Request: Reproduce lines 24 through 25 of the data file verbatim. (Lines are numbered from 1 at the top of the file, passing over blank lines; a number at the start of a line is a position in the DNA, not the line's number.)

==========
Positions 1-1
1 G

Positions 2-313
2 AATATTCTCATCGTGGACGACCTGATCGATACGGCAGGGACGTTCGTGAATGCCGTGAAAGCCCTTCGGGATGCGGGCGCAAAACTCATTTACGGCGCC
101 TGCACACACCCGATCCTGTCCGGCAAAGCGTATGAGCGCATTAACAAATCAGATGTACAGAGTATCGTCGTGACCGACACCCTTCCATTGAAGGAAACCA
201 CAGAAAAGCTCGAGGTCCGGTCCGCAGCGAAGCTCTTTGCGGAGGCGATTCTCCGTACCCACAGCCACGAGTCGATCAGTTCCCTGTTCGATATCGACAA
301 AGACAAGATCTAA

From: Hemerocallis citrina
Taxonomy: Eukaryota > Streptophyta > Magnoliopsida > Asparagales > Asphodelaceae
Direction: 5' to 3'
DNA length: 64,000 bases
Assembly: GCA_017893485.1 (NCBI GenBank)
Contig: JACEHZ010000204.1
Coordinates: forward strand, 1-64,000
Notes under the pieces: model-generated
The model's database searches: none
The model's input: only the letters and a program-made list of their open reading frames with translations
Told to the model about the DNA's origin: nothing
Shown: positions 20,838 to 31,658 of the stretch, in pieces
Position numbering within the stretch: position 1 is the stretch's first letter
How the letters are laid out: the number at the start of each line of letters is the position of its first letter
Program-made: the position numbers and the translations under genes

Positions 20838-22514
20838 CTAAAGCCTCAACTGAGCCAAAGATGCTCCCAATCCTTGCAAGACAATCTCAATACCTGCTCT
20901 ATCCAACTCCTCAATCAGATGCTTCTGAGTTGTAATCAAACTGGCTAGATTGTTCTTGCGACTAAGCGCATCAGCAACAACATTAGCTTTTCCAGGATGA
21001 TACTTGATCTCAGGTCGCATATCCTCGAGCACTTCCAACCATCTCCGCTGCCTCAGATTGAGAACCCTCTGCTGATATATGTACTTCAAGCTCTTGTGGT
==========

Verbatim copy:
20838 CTAAAGCCTCAACTGAGCCAAAGATGCTCCCAATCCTTGCAAGACAATCTCAATACCTGCTCT
20901 ATCCAACTCCTCAATCAGATGCTTCTGAGTTGTAATCAAACTGGCTAGATTGTTCTTGCGACTAAGCGCATCAGCAACAACATTAGCTTTTCCAGGATGA